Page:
Three Members of Congress came together in an event sponsored by the YG [Young Guns] Network to speak about the impending defense sequestration and the damage it will do to the U.S. national security.
The importance of maintaining a strong national defense while confronting the nation’s spending crisis played a prominent part in their remarks.
Congressman Howard P. “Buck” McKeon (R–CA), chairman of the House Armed Services Committee (HASC) and one of the most powerful voices in Washington on national security, noted that President Obama recently took the time to write an op-ed on cybersecurity. Yet on sequestration, an impending national security disaster, the President has been “AWOL.” If Obama would do the same thing on sequestration, “we could get this fixed next week,” McKeon said.
Sequestration, a little-known term outside Washington, will force an indiscriminate, across-the-board cut of more than $500 billion over the next decade to the U.S. military. This is in addition to the $500 billion in cuts already designated. There is bipartisan agreement that these cuts will hollow out the military and cripple readiness.
Secretary of Defense Leon Panetta has stated that sequestration would be “catastrophic,” while General Martin Dempsey, chairman of the Joint Chiefs of Staff, has said that “sequestration would pose unacceptable risk” to national security. McKeon noted that the HASC has held five hearings on the impact of sequestration and that “all witnesses agreed that it would be devastating to our military.”
Representative Adam Kinzinger (R–IL), a freshman in the House and an Air Force pilot, reiterated McKeon’s concerns about President Obama’s lack of leadership. He said that it is particularly unconscionable when men and women are placing their lives on the line every day. He pointed out that it is much easier for politicians to “slash defense” than it is to address the real drivers of debt in this country: out-of-control spending and exploding entitlements.
McKeon said that when he arrived in Congress 20 years ago, the federal budget was $1.5 trillion per year. In the last three years, budget deficits have averaged $1.3 trillion to 1.5 trillion a year. McKeon noted that “if we eliminated the whole discretionary budget—everything, take all the spending out of education, research and development, law enforcement, infrastructure, and defense, eliminate it all—we would still be running a deficit of half trillion a year.”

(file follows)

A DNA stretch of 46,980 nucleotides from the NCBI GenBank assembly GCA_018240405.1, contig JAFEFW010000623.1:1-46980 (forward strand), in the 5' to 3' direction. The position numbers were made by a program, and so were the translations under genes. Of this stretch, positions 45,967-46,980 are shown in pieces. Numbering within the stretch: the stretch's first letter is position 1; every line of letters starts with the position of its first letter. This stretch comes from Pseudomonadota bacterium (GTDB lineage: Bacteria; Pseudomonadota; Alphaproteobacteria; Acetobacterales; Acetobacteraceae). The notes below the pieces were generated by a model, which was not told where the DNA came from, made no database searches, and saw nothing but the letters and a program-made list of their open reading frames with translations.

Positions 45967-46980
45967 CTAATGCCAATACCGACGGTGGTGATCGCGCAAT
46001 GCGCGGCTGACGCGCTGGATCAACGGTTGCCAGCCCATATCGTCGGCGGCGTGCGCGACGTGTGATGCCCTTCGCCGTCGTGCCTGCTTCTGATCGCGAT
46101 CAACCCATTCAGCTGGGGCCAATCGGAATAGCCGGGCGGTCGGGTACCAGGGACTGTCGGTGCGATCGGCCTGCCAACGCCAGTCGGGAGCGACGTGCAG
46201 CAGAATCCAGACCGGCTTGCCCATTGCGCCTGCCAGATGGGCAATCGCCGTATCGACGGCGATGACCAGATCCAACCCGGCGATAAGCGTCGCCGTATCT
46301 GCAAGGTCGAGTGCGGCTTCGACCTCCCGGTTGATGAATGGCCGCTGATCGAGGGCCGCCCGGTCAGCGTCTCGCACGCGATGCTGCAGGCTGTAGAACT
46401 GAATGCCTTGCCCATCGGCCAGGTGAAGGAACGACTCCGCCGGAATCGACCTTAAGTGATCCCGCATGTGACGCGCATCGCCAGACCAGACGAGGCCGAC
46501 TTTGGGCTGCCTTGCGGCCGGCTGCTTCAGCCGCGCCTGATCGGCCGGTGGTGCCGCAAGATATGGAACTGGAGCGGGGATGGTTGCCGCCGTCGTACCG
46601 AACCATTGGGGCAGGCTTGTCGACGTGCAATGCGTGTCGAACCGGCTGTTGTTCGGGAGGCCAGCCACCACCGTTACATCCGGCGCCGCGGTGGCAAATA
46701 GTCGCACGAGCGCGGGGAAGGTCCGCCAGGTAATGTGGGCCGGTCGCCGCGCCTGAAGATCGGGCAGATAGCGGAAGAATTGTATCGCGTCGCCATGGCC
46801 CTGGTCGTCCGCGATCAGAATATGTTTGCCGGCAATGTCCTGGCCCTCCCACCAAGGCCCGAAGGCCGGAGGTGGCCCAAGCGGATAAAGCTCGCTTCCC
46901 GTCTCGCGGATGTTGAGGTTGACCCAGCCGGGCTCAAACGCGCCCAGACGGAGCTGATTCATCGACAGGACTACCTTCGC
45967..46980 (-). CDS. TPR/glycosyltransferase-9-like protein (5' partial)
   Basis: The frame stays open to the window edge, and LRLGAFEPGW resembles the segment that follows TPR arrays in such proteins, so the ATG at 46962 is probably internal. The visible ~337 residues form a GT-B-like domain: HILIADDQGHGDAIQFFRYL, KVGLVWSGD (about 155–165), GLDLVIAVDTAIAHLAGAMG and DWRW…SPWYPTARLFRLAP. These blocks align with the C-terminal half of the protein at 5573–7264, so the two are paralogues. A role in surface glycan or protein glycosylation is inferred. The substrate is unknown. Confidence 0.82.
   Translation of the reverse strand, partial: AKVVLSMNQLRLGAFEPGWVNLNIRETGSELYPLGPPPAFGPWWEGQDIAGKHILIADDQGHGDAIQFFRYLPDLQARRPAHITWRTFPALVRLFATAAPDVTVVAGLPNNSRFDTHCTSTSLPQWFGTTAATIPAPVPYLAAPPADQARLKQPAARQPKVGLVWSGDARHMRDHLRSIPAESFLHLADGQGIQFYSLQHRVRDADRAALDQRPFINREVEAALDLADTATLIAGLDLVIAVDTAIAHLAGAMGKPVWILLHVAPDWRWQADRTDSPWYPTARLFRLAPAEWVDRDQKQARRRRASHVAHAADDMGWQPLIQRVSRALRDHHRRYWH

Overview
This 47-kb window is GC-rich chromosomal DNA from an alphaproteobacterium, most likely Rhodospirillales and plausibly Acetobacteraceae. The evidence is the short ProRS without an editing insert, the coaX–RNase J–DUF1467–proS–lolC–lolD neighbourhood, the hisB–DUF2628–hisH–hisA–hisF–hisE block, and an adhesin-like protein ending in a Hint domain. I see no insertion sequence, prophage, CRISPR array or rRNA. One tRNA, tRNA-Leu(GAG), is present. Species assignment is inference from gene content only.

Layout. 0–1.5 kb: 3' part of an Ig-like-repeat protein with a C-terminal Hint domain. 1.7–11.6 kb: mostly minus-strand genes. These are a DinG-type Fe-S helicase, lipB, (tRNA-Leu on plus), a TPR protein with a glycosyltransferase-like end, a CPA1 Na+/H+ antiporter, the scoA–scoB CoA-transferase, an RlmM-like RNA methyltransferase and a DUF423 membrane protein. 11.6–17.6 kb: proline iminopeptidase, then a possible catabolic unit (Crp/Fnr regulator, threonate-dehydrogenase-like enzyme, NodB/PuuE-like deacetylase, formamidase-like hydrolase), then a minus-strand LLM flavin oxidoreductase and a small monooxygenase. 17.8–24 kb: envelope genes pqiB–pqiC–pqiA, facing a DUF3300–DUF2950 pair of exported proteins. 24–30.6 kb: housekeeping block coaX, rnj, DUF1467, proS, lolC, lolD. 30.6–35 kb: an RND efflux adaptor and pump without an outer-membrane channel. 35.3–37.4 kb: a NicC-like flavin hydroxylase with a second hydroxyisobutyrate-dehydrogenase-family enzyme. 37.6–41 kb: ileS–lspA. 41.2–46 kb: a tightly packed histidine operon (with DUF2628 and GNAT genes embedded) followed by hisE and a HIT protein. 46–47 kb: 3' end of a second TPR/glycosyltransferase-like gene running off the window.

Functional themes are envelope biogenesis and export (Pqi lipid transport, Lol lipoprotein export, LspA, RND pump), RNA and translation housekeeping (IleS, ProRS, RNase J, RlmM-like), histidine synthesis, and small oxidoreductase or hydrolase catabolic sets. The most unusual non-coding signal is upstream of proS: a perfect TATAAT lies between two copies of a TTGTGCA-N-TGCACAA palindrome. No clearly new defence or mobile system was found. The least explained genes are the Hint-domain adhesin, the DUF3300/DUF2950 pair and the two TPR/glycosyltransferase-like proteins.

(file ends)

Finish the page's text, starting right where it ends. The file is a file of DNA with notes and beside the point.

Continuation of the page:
Heritage has found that if entitlement reform is not undertaken, in just a few decades there won’t be any money left at all in the federal budget for defense, and discretionary spending cuts alone will not balance the budget.
Representative Allen West (R–FL) urged President Obama to show leadership on this issue—and quickly—lest he have added to his resume and legacy the “achievement” of crippling the U.S. military. West noted that it costs U.S. taxpayers more if they have to rebuild the military each time after gutting it than if we would have simply provided steady funding over time.
Heritage’s James Carafano, the moderator of the panel, said this lesson was particularly relevant today, since the U.S. dramatically reduced defense spending after the Cold War. Since then, the military has been living off the build-up under Ronald Reagan. Defense increases after 9/11 were largely spent on 11 years of operations in Iraq and Afghanistan, not modernization or recapitalizing forces (i.e., new planes, ships, or weapon systems). After 10 years of war, the U.S. military needs to be modernized and not subjected to devastating cuts.
McKeon noted that, despite repeated requests to the White House and the Office of Management and Budget to find out exactly how sequestration will impact the U.S. military, he has not received an adequate response. Administration officials are scheduled to appear next week before the HASC. Let’s hope they provide some insight and transparency into the issue.